Guest editorial: Hideout is focused on the future
Hideout town administrator
Years ago at a candlelight vigil for the homeless, I was inspired by Pamela Atkinson’s work with the Catholic Diocese, the LDS Church and municipal leaders in finding common ground and especially took heart in her presentation on the importance of collaboration, coordination and cooperation to solve difficult societal problems. I have consistently tried to implement this sensibility into my many years of management experience, though I’ve found that nowhere has it been more important than working for citizens in a municipality.
Encountering a huge personal tragedy a few years ago, I needed a difficult problem to solve. I was fortunate to find this opportunity by joining the mayor and council of Hideout in sorting out some extremely challenging societal issues that affected all of us in the region of the Wasatch Back. Structured as a “municipality,” the town seemed to operate more like a master planned community. With the help of many good friends, advice from colleagues and excellent attorneys, we have made significant progress in sorting out a municipal mess together. Though a friend and one of the best water lawyers in the state gave me this very wise advice, “be careful what you pray for,” I believe we are on the cusp of becoming part of a solution to regional issues, rather than a problem.
The current administration of Hideout, among other things has been anxiously engaged in connecting people with government. I’ve witnessed tireless efforts of engaged citizens after a hard day at work, serving their fellow citizens in collaborating to untangle some difficult problems. When I joined the town, just over two years ago as more or less a volunteer, I made a debut by working with the budget committee to raise property taxes to hire a staff. Today I’m proud to say we have an excellent group of staffers and professionals. I’m reminded of a quote from Margaret Mead: “Never believe that a few caring people can’t change the world. For indeed that’s all who ever have.”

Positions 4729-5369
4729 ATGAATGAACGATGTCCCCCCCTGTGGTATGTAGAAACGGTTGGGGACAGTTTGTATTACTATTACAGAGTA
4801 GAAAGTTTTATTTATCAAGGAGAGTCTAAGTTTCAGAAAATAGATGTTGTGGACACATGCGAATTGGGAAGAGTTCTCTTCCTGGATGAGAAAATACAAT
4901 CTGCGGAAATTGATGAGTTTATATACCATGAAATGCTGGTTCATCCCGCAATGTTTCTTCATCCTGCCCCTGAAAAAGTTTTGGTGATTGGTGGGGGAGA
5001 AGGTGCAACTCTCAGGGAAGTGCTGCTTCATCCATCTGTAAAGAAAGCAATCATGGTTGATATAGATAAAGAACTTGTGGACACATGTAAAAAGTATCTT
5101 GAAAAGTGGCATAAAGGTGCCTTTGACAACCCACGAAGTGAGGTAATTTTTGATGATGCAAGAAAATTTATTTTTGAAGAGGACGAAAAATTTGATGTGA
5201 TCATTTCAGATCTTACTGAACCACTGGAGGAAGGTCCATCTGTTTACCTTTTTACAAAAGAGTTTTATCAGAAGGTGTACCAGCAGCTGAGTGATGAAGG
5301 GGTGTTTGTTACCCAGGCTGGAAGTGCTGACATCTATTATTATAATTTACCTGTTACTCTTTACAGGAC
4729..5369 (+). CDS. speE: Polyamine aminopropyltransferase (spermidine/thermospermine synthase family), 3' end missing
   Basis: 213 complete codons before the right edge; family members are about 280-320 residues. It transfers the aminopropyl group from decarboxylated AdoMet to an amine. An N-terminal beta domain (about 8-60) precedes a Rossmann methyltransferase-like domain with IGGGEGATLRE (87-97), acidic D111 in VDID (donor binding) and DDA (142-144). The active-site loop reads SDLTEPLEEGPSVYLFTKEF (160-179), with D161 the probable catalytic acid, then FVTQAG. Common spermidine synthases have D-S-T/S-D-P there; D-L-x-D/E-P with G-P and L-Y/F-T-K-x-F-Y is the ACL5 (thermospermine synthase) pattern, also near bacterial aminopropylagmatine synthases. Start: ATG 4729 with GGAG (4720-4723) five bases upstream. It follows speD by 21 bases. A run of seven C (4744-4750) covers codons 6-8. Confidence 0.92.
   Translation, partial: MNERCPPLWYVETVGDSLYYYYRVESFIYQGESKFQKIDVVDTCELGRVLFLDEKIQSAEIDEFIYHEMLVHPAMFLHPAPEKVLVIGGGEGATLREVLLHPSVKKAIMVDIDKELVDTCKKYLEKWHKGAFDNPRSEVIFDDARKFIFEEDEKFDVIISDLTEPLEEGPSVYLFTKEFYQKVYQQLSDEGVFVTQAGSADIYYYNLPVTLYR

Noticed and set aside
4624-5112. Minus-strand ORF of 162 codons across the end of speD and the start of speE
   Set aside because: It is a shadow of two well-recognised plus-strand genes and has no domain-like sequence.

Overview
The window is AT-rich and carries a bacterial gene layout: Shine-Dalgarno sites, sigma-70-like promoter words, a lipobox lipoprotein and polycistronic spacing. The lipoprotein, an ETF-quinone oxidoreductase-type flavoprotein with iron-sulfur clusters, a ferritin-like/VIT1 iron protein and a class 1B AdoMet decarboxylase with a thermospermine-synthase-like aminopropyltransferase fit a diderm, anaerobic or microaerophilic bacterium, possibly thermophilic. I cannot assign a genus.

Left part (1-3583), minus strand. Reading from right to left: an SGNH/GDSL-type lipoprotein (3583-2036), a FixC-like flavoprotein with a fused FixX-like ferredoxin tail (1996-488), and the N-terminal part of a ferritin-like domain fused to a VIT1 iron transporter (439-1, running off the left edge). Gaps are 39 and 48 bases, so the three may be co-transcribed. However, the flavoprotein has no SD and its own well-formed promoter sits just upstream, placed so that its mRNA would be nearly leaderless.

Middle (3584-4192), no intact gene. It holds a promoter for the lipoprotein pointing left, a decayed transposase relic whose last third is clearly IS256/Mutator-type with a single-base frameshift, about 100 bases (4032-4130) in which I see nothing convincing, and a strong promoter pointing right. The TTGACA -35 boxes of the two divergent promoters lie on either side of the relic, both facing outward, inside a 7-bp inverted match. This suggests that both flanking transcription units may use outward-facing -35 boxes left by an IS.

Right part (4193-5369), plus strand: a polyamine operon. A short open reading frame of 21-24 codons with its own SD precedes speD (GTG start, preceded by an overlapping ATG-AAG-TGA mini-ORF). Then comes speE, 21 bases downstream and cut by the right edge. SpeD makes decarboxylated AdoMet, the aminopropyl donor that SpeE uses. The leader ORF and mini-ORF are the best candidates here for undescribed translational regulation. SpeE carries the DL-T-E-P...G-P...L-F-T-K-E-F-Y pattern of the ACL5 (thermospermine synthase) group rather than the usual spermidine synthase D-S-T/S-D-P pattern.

We are fortunate that beyond bringing her excellent skills as a town clerk, Alicia Fairbourne brings 14-plus years of experience at the Salt Lake County Election office. Our professionals are equally qualified. Our town attorney, town engineer and planner are a fabulous team. I first met Thomas Eddington, an adjunct professor at a grad school planning course, while seeking a dissertation topic at the University of Utah. I was impressed with his insights and abilities then and continue to appreciate his wisdom. He has been actively engaged in issues such as trail connectivity, architectural diversity, creating community character and housing affordability; elements critical to property values and quality of life. Regardless of this vote, I’m looking forward to working toward solving regional issues with collaboration, cooperation and coordination among all stakeholders. High Valley Transit has made a valuable step in that goal in regionalizing transit to solve traffic problems and work towards Mayor Andy Beerman’s goal of carbon net zero by 2030. Let’s keep the momentum going. We are in need of each other.
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“As we hear about multiple developments that propose growth in terms of thousands of units, it makes you wonder,” writes James Duebber.